Главная страница «Первого сентября»Главная страница журнала «Английский язык»Содержание №3/2009

To Love and to Cherish

The Lovers painted 1923 by Pablo Picasso (1881–1973)

The Lovers
painted 1923 by Pablo Picasso (1881–1973)

A clear blue sky smiles through the window, but the two young people standing before it are in an earnest mood. The young man has put his arm around the girl’s shoulder. In his gesture and in the expression of his face we can read the promise of the marriage ceremony: “To have and to hold, to love and to cherish.” His face also asks a question, and we can read the answer in the girl’s expression. It says “I do.” And her dreamy eyes tell us that it will be “for better or for worse until death us do part.”

He holds out his hand to her and she puts her hand into his, to seal their promises to each other.

He is firm and forceful in his gay red clothes. She is soft and feminine in her garments of gentler white and yellow. Her veil is like a bridal veil. But it is not white; it is a soft mossy green. Picasso made it green because he wanted it to symbolize life, and green is the color of life in nature. It is the color of fields and forests when they come to life under a spring or summer sky of tender blue. It is this kind of blue sky that frames the girl in the green veil.

The green of her veil and the red of the young man’s garment form a color harmony in this painting by the great Spanish artist Pablo Picasso. You may remember that there was this same harmony of red and green in the marriage picture of the Arnolfini couple by Jan van Eyck painted five hundred years earlier.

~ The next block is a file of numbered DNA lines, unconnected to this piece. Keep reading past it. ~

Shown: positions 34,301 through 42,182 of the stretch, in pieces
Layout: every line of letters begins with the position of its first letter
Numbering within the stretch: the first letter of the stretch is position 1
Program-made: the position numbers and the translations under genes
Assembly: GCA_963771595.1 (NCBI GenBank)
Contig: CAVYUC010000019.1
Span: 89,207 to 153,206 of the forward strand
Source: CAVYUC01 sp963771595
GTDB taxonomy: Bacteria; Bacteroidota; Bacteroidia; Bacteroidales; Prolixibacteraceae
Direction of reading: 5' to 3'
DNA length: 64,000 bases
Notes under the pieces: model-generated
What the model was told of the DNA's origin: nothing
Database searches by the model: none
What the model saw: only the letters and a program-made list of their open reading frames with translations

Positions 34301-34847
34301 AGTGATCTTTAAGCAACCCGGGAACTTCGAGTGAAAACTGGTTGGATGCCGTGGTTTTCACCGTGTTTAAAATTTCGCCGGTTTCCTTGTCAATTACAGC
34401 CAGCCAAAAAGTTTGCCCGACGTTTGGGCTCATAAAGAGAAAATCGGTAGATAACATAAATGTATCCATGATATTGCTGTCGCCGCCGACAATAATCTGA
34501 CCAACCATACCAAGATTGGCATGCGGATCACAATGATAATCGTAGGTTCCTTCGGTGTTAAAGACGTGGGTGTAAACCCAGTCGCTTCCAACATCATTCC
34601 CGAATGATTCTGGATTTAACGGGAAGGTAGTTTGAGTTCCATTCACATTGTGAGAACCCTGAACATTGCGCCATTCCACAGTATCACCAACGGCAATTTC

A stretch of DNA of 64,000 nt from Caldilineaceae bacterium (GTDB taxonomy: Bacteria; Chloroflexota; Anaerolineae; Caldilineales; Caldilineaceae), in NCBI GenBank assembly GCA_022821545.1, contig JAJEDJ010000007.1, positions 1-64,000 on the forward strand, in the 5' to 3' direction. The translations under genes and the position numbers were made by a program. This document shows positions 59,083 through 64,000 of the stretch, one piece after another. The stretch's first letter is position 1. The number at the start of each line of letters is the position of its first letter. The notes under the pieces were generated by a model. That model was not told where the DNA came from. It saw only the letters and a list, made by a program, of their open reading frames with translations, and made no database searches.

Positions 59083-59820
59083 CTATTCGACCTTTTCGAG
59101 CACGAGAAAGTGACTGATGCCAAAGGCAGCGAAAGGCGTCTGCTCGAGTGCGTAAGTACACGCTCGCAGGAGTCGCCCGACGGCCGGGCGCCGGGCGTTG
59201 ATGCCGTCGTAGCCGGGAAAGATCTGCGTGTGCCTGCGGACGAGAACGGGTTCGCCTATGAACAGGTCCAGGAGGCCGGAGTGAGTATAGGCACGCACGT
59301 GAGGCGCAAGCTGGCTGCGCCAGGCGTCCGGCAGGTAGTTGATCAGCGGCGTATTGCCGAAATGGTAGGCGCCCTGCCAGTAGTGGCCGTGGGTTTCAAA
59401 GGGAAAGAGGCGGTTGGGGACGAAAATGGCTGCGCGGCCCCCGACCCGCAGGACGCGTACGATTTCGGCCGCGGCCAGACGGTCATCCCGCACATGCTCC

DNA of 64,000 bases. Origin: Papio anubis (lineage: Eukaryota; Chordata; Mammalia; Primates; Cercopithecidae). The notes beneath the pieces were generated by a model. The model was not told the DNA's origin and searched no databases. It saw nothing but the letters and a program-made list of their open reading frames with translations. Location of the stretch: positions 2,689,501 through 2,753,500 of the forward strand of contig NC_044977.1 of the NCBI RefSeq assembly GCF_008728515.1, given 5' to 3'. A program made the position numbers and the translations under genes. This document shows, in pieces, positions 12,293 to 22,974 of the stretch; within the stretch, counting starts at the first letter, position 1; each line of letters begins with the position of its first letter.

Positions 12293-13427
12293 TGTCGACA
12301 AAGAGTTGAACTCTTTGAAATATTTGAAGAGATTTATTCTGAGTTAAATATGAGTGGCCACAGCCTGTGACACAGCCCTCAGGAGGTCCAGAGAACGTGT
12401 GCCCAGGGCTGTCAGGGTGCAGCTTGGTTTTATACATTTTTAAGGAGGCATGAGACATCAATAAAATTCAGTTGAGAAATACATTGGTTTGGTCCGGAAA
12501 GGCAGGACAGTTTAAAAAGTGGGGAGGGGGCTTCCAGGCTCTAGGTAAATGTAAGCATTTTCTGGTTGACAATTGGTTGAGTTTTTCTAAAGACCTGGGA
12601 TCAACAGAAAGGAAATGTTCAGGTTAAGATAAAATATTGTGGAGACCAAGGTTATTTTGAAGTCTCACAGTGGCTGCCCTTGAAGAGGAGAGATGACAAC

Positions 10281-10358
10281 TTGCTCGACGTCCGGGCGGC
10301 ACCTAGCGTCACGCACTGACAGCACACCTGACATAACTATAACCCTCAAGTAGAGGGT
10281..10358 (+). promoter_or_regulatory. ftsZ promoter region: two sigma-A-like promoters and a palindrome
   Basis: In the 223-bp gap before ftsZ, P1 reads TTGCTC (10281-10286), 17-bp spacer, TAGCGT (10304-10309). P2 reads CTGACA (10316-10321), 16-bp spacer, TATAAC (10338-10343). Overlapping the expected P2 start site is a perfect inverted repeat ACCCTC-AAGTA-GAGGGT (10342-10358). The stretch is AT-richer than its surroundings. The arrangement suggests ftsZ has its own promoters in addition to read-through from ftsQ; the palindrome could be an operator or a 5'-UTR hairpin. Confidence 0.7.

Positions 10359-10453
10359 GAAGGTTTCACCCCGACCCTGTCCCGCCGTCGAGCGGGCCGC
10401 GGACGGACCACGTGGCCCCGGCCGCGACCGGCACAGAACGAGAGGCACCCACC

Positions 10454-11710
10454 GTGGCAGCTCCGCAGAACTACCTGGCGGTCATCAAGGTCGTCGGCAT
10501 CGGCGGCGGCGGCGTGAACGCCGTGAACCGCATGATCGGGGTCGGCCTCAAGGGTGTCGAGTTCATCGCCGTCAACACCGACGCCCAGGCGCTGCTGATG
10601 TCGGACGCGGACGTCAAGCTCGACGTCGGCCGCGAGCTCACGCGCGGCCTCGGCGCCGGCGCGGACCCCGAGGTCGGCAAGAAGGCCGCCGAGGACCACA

Though the two pictures tell a similar story of a promise of love, they are amazingly different. In van Eyck’s picture we see every detail as precisely as we would in a photograph. Picasso does not show us details, not even the shape of the room or the materials in the garments. The young couple’s hands and arms are drawn with outlines alone, and only a few lines and mere touches of color form the faces.

But the gestures of the coarsely drawn arms and hands are full of gentle expression. In the lightly painted features we can sense the young man’s question and the young woman’s answer. We feel close to these young people.

In Picasso’s painting there are no details to be examined for meaning as there are in Jan van Eyck’s picture. We must understand Picasso’s painting with our hearts.

No sunlight streams through this window as it does in the Arnolfini’s room. Yet Picasso put a tender light around his young couple. The purple-pink drapery is suggested rather than portrayed. But the lovely soft color completes the picture with a gay sweet note.

The young couple’s Grecian profiles remind us of ancient Greek art. So do the simple outlines of their figures and their marble-smooth colorless faces.

Picasso used that style as a sort of quotation, as we do when we reach for the words of a poet to express something important. Picasso’s artistic “quotations” plus his mastery of simple lines made it possible for him to tell us important things.

His genius was already recognized when he was in his teens. His endless study and experimentation made him the greatest master of our time.

By Elizabeth Gutman ,
From The Story of Art